What will be global trends after coronavirus? Let’s find an answer for this question.
The debate as to whether the coronavirus pandemic will cause significant transformations or fractures on a global scale is as old as the outbreak was out of Wuhan. As pandemic gained a global nature and influenced all areas of life, from healthcare to supply chains, from economy to social relations, it became inevitable to have transformative effects on global politics.
The course of the debate based on the developments occurred has changed in the direction of whether the transformation will take place after a while or not and whether it will cause systemic shifts in the global scale. With a prudent analysis, the COVID-19 pandemic will lead to paradigm shifts such as the September 11 Attacks and the 2008/2009 Global Financial Crisis rather than the global system crisis, such as the First and Second World Wars, the end of the Cold War, and accelerate international system inquiries. We can predict.
Ebola, SARS and MERS
Both the scale of the epidemic and the practices implemented within the framework of the epidemic are not a phenomenon that the 21st century global society is used to. Although the outbreaks remind him of Spanish flu, Ebola, SARS and MERS, we are just getting acquainted with such a comprehensive and transformative epidemic phenomenon and the perception of threat around it. For this reason, we also need to determine the situation, for this we need medical data and analysis that social scientists are not equipped; it is also difficult to predict where the process will evolve in terms of the global system and politics. The opportunities and challenges that governments and global organizations will face in the period after COVID-19 will determine and determine the steps they have taken or have not taken.
For this reason, there is a strong link between global policy analysis after COVID-19 and the state’s anti-epidemic performance. However, it is of great importance that states put a viable vision about the post-epidemic situation and that this vision is met globally and locally. In the global system that will be subjected to a number of transformations, the declaration of the roles and capacities that states form on them will have a major impact in determining their position in the new period.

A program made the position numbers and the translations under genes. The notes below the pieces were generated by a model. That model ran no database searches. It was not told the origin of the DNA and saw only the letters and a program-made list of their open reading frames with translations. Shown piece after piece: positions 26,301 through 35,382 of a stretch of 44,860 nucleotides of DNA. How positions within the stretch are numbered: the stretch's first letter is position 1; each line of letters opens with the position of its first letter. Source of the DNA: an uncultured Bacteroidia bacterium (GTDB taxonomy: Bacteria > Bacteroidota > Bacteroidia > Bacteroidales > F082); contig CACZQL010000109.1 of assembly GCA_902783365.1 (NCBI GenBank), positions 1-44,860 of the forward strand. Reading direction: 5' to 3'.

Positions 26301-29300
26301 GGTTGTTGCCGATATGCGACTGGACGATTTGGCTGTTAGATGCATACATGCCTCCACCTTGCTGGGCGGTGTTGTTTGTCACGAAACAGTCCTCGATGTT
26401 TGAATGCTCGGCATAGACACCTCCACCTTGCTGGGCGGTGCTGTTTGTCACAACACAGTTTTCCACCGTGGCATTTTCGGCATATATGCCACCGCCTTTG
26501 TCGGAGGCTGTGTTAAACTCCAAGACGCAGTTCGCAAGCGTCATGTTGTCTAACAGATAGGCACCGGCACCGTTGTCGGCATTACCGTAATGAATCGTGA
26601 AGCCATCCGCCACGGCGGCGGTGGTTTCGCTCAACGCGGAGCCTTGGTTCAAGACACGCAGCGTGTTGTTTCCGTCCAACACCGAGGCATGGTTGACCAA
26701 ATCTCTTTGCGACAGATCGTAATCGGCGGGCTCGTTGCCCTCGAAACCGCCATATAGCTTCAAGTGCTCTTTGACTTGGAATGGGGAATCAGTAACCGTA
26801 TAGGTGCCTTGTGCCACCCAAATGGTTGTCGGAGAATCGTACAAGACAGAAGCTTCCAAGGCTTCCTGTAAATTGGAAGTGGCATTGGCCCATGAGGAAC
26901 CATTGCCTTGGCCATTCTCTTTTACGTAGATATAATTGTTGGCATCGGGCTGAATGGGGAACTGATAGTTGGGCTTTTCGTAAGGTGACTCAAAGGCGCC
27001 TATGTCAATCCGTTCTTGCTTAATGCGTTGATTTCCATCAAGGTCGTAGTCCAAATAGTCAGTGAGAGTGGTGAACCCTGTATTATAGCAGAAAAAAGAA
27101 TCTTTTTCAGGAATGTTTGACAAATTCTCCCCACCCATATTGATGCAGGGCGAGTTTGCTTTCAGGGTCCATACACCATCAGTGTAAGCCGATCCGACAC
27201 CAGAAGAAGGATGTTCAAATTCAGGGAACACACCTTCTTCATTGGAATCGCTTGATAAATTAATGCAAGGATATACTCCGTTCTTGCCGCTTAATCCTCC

Covid-19 Corona Virus
Aside from the difficulty of making predictions in the ongoing epidemic process, the current table gives strong signals of trends that will come to the fore after COVID-19. The first is that the concept of “strong state” will regain reputation. As COVID-19 and similar pandemics are accepted as a part of our lives and processed into national security doctrines as a threat perception, the need and orientation to the state, which is the unique and central institution of the fight against pandemics, will increase. As a health, safety and welfare provider, the state stands out alone, not only in global but also in national pandemics.
The link between the self-sufficient state and the strong state will strengthen, especially considering the inefficient and inadequate roles of transnational organizations such as the World Health Organization and the EU in the current pandemic. Some of the states that were in a difficult position against the pandemic and were at the top of the statistically negative side were among the major or relatively strong actors of the international system in the period before COVID-19. Military power, economic power, population, etc., taught by the pandemic, which the realist approach often uses in power assessments. besides criteria such as detached or criteria such as healthcare system, supply chain and emergency capacity will also have to be taken into account as subtitles.
Attack of Countries
Contrary to some claims, the strengthening of the state does not have to bring authoritarianism. In connection with this, authoritarian regimes will not turn into acceptable systems because of their performance in fighting pandemics. Moreover, we generally do not have transparent data on which we can evaluate the pandemic performance of authoritarian regimes. However, Turkey, South Korea, Germany and so on. The struggle of some democratic countries, including countries, with the coronavirus only removes the myth that authoritarian regimes can effectively fight the pandemic. The idea that democratic / liberal societies will be content with authoritarianism is also naive through the argument of fighting pandemic. In the process after the coronavirus, those who define the strong state, the supply chain as robust, resistant to the economy, trusting the people, strong institutions, infrastructure, especially health, and the ability to manage crisis will positively differentiate from others on a global scale.